And yet, we might wonder, that in returning Hagar to the camp of Abram and Sarai, was there another way for harm to be undone, another way for the future to unfold, another way for the plans of God to unfurl in the lives of those who have been called? What if Abram had repented to Sarai, and what if Sarai had repented to Hagar? What if Hagar had received welcome, dignity, and a share in the life of blessing? Might not God have rejoiced at such a path to deliverance, at this breaking down of the dividing walls of hostility? How might the story have unfolded if Ishmael were allowed to grow up with Isaac?
This wouldn’t have been easy. It would have required a great deal of work and sacrifice to restore, repent, and reconcile. Many hurts would need to be addressed, accountability taken, grace offered, and a new kind of household envisioned… but is this not the very work to which we have been called? Is this not the work of faith? Is this not what it could have meant for all the families of the world to be blessed? We cannot know what this story would have looked like, but we can take these lessons, these questions, and ask them of ourselves. We can ask ourselves about our readiness to perform the work of truth-telling, healing, restoration, and imagination. Ask ourselves about what we are willing to do to break cycles of violence and violation, misuse and neglect. Ask ourselves how we are joining Christ in the work of breaking down the dividing walls of hostility.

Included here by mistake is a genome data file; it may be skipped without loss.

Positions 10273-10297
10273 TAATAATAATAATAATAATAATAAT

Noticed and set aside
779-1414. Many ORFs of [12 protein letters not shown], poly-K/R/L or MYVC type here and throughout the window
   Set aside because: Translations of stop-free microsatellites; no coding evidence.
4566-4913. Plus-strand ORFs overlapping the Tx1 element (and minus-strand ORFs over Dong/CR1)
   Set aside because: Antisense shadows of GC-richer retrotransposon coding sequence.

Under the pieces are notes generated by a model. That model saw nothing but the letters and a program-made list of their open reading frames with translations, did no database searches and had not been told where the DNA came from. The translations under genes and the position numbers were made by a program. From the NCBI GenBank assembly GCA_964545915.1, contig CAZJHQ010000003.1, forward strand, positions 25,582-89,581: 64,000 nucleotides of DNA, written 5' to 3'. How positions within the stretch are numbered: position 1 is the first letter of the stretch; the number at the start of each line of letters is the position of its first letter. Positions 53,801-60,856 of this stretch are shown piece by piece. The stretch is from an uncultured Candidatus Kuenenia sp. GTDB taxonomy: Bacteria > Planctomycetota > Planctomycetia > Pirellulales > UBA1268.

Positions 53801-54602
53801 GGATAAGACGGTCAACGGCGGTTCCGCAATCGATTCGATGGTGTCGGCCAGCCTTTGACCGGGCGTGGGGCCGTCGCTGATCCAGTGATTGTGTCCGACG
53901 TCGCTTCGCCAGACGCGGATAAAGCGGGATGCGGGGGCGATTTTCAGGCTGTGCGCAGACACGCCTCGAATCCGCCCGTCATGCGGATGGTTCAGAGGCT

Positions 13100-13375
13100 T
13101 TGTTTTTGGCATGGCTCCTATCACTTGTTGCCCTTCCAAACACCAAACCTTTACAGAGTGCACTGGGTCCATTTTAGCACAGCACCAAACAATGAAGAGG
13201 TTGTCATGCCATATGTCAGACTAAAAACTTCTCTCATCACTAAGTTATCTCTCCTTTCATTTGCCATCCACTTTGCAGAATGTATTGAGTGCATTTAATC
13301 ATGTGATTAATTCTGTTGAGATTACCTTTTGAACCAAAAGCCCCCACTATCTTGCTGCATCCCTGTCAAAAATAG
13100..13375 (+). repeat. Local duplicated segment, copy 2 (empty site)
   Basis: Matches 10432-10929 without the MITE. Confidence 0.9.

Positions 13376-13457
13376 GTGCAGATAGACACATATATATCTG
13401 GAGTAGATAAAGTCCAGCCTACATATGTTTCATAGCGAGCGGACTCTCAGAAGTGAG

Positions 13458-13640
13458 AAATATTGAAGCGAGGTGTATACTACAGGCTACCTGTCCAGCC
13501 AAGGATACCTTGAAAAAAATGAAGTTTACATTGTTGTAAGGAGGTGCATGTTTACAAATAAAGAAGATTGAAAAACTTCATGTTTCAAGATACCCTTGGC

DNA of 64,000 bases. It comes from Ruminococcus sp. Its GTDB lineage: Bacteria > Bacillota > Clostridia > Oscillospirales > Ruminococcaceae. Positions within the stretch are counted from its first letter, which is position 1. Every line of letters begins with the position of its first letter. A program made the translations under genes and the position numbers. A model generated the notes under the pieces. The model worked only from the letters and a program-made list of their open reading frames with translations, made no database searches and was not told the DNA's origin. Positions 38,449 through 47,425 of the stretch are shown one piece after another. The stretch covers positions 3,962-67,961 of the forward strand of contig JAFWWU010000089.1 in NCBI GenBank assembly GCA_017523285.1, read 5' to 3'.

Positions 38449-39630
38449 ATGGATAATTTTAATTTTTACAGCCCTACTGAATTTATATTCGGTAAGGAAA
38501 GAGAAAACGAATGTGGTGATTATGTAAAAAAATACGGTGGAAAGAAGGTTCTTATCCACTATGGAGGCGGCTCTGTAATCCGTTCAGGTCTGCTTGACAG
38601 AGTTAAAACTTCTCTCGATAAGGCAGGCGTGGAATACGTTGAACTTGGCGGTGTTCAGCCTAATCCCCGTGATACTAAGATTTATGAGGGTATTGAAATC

There is much to grieve in this story, and much to learn from, but there is also great comfort to be taken, and great hope to be claimed. Despite the web of human sinfulness and the complex legacy of harm, the love of God will not let Hagar go (nor, we shall see, does God abandon Abram and Sarai). God gives Hagar a promise and a calling, and looking at her response we confess that she – just as much as Abram – is a paragon of faith. God sees and hears the suffering of the enslaved foreigner and abides with her until she is carried to safer shores. By the love and power of God, Hagar survives, and is delivered back to the land of her ancestors, where the son brought into the world through indignity and impatience will prove a blessing, for God sees without prejudice and loves beyond measure.
IMage: Edmonia Lewis, Hagar, 1875, carved marble, 52 5/8 x 15 1/4 x 17 1/8 in. (133.6 x 38.8 x 43.4 cm.), Smithsonian American Art Museum, Gift of Delta Sigma Theta Sorority, Inc., 1983.95.178